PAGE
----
In Our Hearts Stories
Less than 20% of those diagnosed with a brain tumour survive beyond five years
Sylas Harrigan’s parents first became concerned about their son when he was 17 months old. Their usually happy and smiley baby had stopped smiling and laughing. When he also started vomiting, leaning to one side and holding his eye, they sought medical advice. Following several trips to the doctors, they eventually got a referral and a scan and the subsequent biopsy revealed a grade 4 medulloblastoma brain tumour. After three surgeries, the third one causing the toddler severe brain damage, there was nothing more which could be done to save little Sylas and he died just four months after his diagnosis, aged 21 months.
His mum Nicole tells his story…
When Sylas was born on 2 May 2018, it was the happiest day of my life. He was such a beautiful baby. We chose his name in memory of my husband Nils’ nanna Sylvia, who had become ill and died when I was pregnant. It is also a biblical name, which we like, as both Nils and I are Christians and were regular churchgoers at the time. I had to have a C-section, so when we got home, Nils did everything while I recovered. It meant the two of them also forged a really close bond right from the beginning. It was lovely to see.
Sylas never cried much as a baby; he was so good. I breastfed him and he was always hungry – I couldn’t keep up with his appetite, so we combi-fed him eventually. Nils and I got married a month before Sylas arrived and the three of us were living in supported accommodation in Chesterfield. It wasn’t our home town; I grew up in Barnsley and Nils is from Newark but we liked living in Derbyshire and were able to provide a loving family home there for our new bundle of joy. Life was great and we couldn’t have been happier.
Sylas was very advanced for his age; he started walking with his push-along at eight months and was an early talker too. He used to love climbing up to the window to shout ‘hello’ to people as they walked past the house. ‘Hello’ was his favourite word. We didn’t go to many baby groups together, as I found them a bit cliquey, so we spent a lot of time just the two of us at home and I loved it. We would watch Sesame Street – Sylas particularly enjoyed watching episodes in Spanish! We used to sing together; he knew all the words and actions to Heads, shoulders, knees and toes. His big appetite continued into toddlerhood; he loved a full English breakfast and was adventurous with his food, even trying seabass at a very young age. He liked brushing his teeth and bath-time. He was the perfect little boy.
“In October 2019, when Sylas was 17 months old, we started to notice a few things that didn’t seem right.”
He was usually such a cheerful and smiley baby but we noticed that he was barely smiling or laughing anymore. We thought, at first, he may have been teething. He was also struggling to settle at night, which wasn’t like him. Then we noticed that his balance was off; he would lean over to one side and grab his eye. He was also being sick. It wasn’t long after he had had his jabs, so we wondered if it was a reaction to that. There had also been an outbreak of mumps in Derbyshire and we were worried, so we called our GP. The GP receptionist advised us to go to the chemist. When we got there, the pharmacist said we’d been given the wrong advice and told us back to the doctor. We managed to get an appointment, not at our usual surgery but at Ashgate Medical Practice Royal Primary Care. A paramedic saw him and checked him over. He thought it might be an ear infection, which would explain the balance problems. That was on a Friday and on the following Monday we went back to see our own GP, as he was no better. He said it wasn’t an ear infection but that it might be fluid on the hips, possibly caused by a viral infection. We were advised to give him Calpol and Nurofen and watch and wait for two weeks. When Sylas’ condition worsened during that time, Nils rang the doctor again and took Sylas back in.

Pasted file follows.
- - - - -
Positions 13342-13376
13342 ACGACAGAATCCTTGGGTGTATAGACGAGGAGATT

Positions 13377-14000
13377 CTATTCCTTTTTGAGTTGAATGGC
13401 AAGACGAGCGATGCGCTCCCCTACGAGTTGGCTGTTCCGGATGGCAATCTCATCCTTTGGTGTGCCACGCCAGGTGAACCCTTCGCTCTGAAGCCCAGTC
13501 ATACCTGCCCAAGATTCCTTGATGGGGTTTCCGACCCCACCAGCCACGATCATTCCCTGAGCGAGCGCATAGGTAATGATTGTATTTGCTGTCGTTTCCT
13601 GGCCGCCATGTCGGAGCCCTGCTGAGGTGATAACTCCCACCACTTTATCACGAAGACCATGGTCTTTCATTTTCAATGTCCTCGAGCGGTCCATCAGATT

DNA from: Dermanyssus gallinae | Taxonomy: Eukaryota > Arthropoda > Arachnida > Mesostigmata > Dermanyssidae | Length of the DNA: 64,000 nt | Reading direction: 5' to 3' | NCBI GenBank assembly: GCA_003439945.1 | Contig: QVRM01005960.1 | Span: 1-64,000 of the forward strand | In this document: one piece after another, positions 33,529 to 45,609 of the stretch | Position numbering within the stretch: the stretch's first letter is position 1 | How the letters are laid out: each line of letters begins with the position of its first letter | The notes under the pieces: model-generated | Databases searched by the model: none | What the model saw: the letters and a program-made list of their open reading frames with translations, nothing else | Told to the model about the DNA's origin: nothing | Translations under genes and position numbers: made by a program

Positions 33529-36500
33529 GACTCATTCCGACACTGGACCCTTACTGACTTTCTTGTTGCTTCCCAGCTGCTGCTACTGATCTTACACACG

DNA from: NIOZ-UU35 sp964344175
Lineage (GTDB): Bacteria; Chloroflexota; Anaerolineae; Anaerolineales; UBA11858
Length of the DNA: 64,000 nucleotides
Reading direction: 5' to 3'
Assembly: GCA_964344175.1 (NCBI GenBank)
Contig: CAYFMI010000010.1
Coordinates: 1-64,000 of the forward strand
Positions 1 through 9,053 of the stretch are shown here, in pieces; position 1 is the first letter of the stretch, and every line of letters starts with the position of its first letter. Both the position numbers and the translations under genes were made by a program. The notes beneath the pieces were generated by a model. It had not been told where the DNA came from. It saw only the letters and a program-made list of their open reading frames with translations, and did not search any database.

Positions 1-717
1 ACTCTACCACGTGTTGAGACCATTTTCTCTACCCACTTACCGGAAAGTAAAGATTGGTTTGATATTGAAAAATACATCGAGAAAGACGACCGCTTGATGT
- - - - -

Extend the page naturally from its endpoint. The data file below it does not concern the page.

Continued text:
“This time he was really insistent that we needed a referral to a paediatrician, as his symptoms were getting worse.”
We were given an appointment at Chesterfield Hospital a few days later. After asking lots of questions and carrying out lots of observations on Sylas, the paediatrician said he had detected alarming symptoms, which he called “red signs”. We were admitted to hospital immediately. We didn’t know what was happening but it was all very worrying. Nurses were coming to do regular observations and then a neurologist came in to see us. She said she dealt with conditions such as epilepsy. Sylas was given antibiotics, which seemed to perk him up, and we were told he would have a CT scan the next day, so he couldn’t have anything to eat.
The following day my mum and my sister Laura came to see us at the hospital. Sylas went for his scan and an hour or so later the neurologist took Nils and me into a separate room, away from the rest of the family, to tell us that they had found a tumour the size of a golf ball on Sylas’ brain. We were in complete shock. I couldn’t understand how this could be happening to our baby. We went to tell our family and Nils called his brother. An ambulance came to take us to Sheffield Children’s Hospital. I’ll always remember Sylas seeing my sister as we left the hospital and he said ‘auntie Laura’ for the first time. It was really touching.
It seemed to take a lifetime to travel in the ambulance from Chesterfield to Sheffield. When we got there, we were given a private room. The doctor did some tests on Sylas’ eye. He was so alert and didn’t seem to have any vision problems. We were told that he would need emergency surgery the next day, due to a build-up of fluid on his brain. He wasn’t supposed to have anything to eat but as he hadn’t eaten for so long, I asked if he could have a little something and they gave him some dry toast, which helped get him off to sleep.